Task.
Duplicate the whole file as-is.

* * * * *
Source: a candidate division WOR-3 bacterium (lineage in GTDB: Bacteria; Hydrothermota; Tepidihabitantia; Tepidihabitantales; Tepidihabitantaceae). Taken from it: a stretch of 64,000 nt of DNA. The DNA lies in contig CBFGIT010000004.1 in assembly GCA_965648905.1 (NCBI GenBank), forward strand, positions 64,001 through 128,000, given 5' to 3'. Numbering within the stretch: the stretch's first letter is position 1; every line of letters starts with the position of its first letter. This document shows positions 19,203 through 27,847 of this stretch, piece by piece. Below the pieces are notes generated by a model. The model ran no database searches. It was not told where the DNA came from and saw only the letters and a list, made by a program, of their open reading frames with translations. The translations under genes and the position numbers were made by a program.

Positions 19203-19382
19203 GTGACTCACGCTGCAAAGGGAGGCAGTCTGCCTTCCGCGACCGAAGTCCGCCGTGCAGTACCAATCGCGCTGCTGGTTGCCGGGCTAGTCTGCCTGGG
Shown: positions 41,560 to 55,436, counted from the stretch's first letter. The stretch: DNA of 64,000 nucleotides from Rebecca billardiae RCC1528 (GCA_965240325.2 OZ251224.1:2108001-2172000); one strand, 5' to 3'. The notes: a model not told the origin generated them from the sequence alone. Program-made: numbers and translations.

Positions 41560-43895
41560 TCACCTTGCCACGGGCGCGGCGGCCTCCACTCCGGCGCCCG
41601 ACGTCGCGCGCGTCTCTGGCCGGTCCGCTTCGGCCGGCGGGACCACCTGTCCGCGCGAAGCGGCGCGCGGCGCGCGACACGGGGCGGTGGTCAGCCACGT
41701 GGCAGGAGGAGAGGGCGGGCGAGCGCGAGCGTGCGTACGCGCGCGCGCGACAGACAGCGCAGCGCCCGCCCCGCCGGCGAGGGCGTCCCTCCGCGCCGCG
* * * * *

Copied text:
Source: a candidate division WOR-3 bacterium (lineage in GTDB: Bacteria; Hydrothermota; Tepidihabitantia; Tepidihabitantales; Tepidihabitantaceae). Taken from it: a stretch of 64,000 nt of DNA. The DNA lies in contig CBFGIT010000004.1 in assembly GCA_965648905.1 (NCBI GenBank), forward strand, positions 64,001 through 128,000, given 5' to 3'. Numbering within the stretch: the stretch's first letter is position 1; every line of letters starts with the position of its first letter. This document shows positions 19,203 through 27,847 of this stretch, piece by piece. Below the pieces are notes generated by a model. The model ran no database searches. It was not told where the DNA came from and saw only the letters and a list, made by a program, of their open reading frames with translations. The translations under genes and the position numbers were made by a program.

Positions 19203-19382
19203 GTGACTCACGCTGCAAAGGGAGGCAGTCTGCCTTCCGCGACCGAAGTCCGCCGTGCAGTACCAATCGCGCTGCTGGTTGCCGGGCTAGTCTGCCTGGG
Shown: positions 41,560 to 55,436, counted from the stretch's first letter. The stretch: DNA of 64,000 nucleotides from Rebecca billardiae RCC1528 (GCA_965240325.2 OZ251224.1:2108001-2172000); one strand, 5' to 3'. The notes: a model not told the origin generated them from the sequence alone. Program-made: numbers and translations.

Positions 41560-43895
41560 TCACCTTGCCACGGGCGCGGCGGCCTCCACTCCGGCGCCCG
41601 ACGTCGCGCGCGTCTCTGGCCGGTCCGCTTCGGCCGGCGGGACCACCTGTCCGCGCGAAGCGGCGCGCGGCGCGCGACACGGGGCGGTGGTCAGCCACGT
41701 GGCAGGAGGAGAGGGCGGGCGAGCGCGAGCGTGCGTACGCGCGCGCGCGACAGACAGCGCAGCGCCCGCCCCGCCGGCGAGGGCGTCCCTCCGCGCCGCG